Potty training the infant – Elimination Communication in North America

When my mother first told me that my sister and I were potty-trained by the age of 6 months, I stared at her in disbelief, wondering what part she was exaggerating. She wasn’t. Turns out that elimination communication (EC) is a real thing – and is done in many third-world nations. In North America, it is difficult to practice elimination-communication full time due to the mother often returning to work within months of the baby being born. Typically, you want to start EC before 6 months of age. As a Canadian who enjoys 1-year long maternity leaves, I decided to give EC a try with my kids.

Elimination communication revolves around the idea that babies are born with the desire to pee outside – not in their diapers. In this diaper-run nation, we first train them to pee in diapers, and then re-train them to stop using diapers. This can explain why newborns tend to pee during a diaper change. Evidently, nobody, not even an infant, want to sit in their poo or pee. Based on that premise, you put them on the potty based on cues they give you. It’s pretty close to “attachment parenting.”

With our eldest child, we started at around 6 months of age – late, yes, but I  wasn’t comfortable even holding my child, let alone hold her over the sink or the potty before then. We were successful catching most of her pees – she would even wake up with dry diapers and go in the morning, in the sink (we held her over the sink to go pee). We had no successes with her poo – possibly because she wasn’t aware of how to control that muscle by then. We had a good run for 3 months or so, until I decided to go back to work early and we stopped taking her to pee entirely. Now, at 19 months of age, she has absolutely no muscle control and is a typical toddler that resists toilet training.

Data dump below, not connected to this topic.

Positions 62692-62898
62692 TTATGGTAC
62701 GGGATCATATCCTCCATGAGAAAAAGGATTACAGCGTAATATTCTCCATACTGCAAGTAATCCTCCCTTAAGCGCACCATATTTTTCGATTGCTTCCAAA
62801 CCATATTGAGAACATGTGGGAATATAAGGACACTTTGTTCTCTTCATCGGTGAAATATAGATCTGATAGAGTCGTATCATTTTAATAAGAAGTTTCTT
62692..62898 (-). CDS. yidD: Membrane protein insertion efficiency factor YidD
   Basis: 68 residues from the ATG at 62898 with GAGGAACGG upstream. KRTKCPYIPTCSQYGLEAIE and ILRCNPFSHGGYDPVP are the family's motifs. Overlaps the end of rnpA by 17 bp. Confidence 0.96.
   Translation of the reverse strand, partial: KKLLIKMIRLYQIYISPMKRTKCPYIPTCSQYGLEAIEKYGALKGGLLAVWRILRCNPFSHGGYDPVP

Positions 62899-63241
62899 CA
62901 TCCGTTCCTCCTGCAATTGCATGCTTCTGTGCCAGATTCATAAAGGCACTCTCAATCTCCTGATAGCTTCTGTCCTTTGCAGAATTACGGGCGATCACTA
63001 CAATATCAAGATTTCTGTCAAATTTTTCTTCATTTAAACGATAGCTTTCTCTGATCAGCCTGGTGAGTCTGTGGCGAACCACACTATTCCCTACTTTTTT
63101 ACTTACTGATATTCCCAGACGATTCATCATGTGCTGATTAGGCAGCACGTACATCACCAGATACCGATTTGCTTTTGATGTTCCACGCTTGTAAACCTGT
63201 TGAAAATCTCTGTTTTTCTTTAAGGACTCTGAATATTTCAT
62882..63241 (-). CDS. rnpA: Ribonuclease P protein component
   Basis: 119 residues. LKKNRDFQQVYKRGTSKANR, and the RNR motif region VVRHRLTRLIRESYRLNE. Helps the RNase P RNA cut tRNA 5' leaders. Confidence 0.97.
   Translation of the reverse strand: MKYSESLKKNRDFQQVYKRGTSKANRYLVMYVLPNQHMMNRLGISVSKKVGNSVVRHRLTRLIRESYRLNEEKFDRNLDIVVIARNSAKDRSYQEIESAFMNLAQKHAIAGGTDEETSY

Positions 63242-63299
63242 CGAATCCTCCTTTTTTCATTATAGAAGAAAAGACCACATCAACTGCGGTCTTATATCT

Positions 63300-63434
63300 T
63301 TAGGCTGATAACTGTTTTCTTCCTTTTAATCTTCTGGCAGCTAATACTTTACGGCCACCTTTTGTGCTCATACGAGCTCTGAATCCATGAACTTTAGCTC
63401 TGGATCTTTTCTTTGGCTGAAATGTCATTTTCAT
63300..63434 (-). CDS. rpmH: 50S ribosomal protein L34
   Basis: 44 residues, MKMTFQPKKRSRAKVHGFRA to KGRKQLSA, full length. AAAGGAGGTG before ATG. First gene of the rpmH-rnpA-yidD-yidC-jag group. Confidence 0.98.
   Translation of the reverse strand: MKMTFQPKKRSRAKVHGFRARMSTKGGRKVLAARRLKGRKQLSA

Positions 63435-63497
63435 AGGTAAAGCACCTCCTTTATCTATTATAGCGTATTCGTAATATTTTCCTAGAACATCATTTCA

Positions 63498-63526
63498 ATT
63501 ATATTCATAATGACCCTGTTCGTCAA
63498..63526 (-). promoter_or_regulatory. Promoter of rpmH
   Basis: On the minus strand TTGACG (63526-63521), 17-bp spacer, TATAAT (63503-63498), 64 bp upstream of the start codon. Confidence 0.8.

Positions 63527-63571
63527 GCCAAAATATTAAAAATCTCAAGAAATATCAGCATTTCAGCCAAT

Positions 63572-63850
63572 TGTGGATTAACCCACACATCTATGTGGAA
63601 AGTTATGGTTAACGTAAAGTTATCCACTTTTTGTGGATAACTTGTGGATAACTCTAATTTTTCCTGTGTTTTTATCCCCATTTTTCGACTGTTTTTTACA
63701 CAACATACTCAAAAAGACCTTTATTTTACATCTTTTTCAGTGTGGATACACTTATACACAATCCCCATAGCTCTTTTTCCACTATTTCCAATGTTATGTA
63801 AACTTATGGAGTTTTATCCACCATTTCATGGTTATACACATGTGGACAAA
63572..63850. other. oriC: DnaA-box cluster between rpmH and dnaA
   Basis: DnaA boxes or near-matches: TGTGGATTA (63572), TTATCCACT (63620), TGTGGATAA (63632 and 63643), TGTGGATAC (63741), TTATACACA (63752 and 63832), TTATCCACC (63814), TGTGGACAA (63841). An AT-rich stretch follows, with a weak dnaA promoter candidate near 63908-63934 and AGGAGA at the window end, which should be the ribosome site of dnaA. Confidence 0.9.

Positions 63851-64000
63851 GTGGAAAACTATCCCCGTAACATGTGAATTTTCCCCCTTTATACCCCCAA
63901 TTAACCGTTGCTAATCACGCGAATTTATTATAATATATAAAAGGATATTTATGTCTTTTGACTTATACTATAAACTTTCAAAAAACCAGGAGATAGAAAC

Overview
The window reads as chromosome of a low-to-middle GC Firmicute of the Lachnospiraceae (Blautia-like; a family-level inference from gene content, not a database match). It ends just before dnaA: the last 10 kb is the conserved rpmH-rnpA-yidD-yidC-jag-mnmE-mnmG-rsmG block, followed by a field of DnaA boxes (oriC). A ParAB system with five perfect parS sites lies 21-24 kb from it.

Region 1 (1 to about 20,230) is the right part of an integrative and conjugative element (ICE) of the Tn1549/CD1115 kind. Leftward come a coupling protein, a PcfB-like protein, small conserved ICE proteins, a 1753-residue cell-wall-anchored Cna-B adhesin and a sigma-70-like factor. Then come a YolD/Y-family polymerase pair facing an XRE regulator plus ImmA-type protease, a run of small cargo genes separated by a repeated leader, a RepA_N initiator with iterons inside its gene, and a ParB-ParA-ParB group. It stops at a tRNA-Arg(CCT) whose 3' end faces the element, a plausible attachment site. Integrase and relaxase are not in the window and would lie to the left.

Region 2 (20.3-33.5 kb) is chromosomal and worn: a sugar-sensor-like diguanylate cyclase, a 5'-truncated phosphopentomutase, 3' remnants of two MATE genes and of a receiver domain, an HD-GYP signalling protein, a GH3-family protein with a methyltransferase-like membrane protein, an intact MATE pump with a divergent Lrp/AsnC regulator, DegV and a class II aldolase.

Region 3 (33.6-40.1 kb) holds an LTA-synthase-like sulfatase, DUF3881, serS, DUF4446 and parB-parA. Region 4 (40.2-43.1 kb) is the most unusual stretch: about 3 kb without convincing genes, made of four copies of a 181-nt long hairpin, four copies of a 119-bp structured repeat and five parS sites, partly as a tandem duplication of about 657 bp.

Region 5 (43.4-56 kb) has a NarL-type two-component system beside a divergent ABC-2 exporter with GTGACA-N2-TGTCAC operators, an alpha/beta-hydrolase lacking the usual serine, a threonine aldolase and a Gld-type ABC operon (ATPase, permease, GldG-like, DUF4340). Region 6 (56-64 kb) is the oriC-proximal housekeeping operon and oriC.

I decided to try again with our second daughter, Emma – starting at roughly 3 months of age. A month later, it’s fantastic. I miss maybe 1 pee a day. She poos and pees outside. Instead of the sink, we got a portable potty and that’s what I put her on. It’s incredibly convenient – no one has to hold the baby over the sink (can be tiring). She wakes up with a dry diaper and goes right when I put her on the potty. She normally squirms or makes a distinctive noise/cry when she wants to use the potty. We’ve been going for a whole month so far, and it’s been a rewarding experience. We were hoping that our toddler would possibly start using the potty too, but she normally doesn’t make it to the potty until she is done her business….

Training Emma was a fair bit of work in the beginning – I (or my husband/mother/sister – whoever was in the house and able to help) would put her on the potty whenever I think she might go. I’d try before a feeding; if she didn’t go, try immediately after a feeding. If she still didn’t go, try in a few minutes. She’d normally go by then, but if she didn’t, then I’d be trying every 15 minutes until she did. It took me a little while to be tuned into her schedule – i.e. figuring out when she pees (before she wakes up or after?), when she poos (i.e. 10 or so minutes after her waking up), etc. At the same time, she was also getting used to my schedule. She learned that I put her on the potty first thing in the morning, so she’d try to poo after her pee (before she’d wait 10 minutes or so). I have no idea how, but she knows what a potty is – I can put her over a normal toilet, and she’ll go. She doesn’t go anywhere else (i.e. just stares at me if I hold her over the sink). So there is a lot going on in that little brain!